“heredoc” is that it allows programers to easily embed a text (a
large string), without worrying about the text containing sequence of
characters that may be meaningful to the language. If a language has
heredoc construct, then it is basically impossible to convert from
spaces to tabs, as that will botch literal string embedded in heredoc.
However, it is less of a problem to convert tabs to spaces, because the
frequency of spaces appearing in literal strings are far higher than
literal tabs.

Another practical issue is error recovery. Suppose, one uses 4 spaces
for a indentation. Now, it is not uncommon to see lines with odd number
of space prefixes such as 7 or 10 out of common sloppiness. Such error
would happen more often if spaces are used for indentation, and the
essence is that tabs enforce a semantic association and is impossible
to make a half-indentation.

Q: Well, i just like spaces because they are most compatible.

A: Sure, crass simplicity is always more compatible. Suppose a unixer
will say, he doesn't like HTML because it is fret with problems and
incompatibilities. He'd rather prefer plain text. And, indeed, a lot
unixers seriously think that.

---------------------------
PS in the answer to the first question, i gave the following examples
of IDE/Language that actually embed formatting info in the source code:
Borland Delphi, Metrowerks's CodeWarrior, Microsoft Visual Studio,
Wolfram Research's Mathematica

actually, i know Mathematica does, but i'm not quite sure about the
other examples. So, my question is, does any one knows a language or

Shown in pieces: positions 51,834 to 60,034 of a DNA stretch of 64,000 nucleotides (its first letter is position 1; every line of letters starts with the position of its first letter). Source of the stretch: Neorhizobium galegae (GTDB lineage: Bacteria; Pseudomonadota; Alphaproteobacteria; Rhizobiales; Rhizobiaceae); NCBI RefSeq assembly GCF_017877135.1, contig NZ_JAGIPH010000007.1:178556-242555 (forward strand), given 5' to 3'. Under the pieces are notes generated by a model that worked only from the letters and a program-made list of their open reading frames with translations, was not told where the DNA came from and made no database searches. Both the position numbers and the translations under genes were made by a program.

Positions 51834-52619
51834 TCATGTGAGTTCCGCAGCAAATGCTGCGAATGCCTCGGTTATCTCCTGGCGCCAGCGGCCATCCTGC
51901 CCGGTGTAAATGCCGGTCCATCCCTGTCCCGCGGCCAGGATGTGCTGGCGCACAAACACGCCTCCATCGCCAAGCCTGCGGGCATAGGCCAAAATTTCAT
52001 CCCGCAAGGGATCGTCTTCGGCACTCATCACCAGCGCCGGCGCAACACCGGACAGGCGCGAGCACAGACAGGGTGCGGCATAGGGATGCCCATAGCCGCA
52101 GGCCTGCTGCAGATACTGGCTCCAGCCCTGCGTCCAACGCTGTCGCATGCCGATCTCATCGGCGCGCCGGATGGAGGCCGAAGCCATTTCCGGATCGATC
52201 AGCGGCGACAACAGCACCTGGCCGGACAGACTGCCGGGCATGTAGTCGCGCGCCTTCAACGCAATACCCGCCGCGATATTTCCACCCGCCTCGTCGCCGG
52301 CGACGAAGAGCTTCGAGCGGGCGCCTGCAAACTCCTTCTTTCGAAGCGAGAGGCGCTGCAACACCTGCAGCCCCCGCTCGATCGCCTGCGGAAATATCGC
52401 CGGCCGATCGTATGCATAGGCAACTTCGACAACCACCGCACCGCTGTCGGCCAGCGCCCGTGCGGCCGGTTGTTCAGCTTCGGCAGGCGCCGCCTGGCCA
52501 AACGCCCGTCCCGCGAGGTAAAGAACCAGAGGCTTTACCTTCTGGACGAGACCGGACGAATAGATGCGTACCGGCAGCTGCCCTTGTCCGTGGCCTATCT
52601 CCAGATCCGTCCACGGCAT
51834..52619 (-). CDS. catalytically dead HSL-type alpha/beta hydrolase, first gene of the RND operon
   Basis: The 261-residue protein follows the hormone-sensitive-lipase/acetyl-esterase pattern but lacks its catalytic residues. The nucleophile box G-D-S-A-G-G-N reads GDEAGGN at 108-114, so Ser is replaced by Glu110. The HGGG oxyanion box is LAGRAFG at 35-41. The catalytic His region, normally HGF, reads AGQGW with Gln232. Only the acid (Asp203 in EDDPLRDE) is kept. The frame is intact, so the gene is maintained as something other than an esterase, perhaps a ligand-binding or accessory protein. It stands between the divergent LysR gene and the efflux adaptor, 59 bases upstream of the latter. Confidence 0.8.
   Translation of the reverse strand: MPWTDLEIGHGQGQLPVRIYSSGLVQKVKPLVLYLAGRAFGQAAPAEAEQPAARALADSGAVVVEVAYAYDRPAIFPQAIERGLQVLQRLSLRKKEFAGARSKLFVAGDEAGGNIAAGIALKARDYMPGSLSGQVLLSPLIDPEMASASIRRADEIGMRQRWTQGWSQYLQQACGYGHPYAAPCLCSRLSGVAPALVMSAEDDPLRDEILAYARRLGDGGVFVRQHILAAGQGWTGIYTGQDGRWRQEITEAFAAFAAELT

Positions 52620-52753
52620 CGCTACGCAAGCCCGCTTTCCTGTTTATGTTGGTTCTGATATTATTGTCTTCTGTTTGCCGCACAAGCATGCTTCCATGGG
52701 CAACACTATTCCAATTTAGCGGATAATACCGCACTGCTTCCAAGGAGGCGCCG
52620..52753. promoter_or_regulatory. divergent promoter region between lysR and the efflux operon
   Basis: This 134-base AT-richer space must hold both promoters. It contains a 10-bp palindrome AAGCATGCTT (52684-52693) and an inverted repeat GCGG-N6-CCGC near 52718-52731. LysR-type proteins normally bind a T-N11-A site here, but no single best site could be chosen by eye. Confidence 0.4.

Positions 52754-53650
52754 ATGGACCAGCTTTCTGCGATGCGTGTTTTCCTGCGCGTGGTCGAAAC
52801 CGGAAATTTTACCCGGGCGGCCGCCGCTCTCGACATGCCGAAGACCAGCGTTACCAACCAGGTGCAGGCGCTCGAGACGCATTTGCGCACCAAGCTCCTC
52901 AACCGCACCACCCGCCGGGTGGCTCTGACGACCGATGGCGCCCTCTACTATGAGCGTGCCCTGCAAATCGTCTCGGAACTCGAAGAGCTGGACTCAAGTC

IDE that actually allows the coder to manually highlight parts of the
code and this highlight stick with the file upon reopening, as if a
word processor?

Xah
x...@xahlee.org
http://xahlee.org/

Xah Lee wrote:
> Tabs versus Spaces in Source Code

> This post is archived at:
> http://xahlee.org/UnixResource_dir/writ/tabs_vs_spaces.html

Mumia W.

unread,
May 23, 2006, 9:19:56 AM5/23/06
to
Xah Lee wrote:
> the following are 2 FAQ following this thread. Thanks.
>
> Addendum: 2006-05-15
>
> Q: What you mean by embeding tab position info into the source code?
> How's that gonna be done?
>
> A: Tech geekers may not realize, but such embedding of meta info do
> exist in many technologies by various means because of a need. For
> example, Mac OS Classic's resource fork and Mac OS X's bundling system,
> unix shell script's shebang (#!), emacs and Python's encoding
> declaration “#-*- coding: utf-8 -*-”, Unicode's BOM, CVS's
> change-log insertion, Mathematica's source code system the Notebook,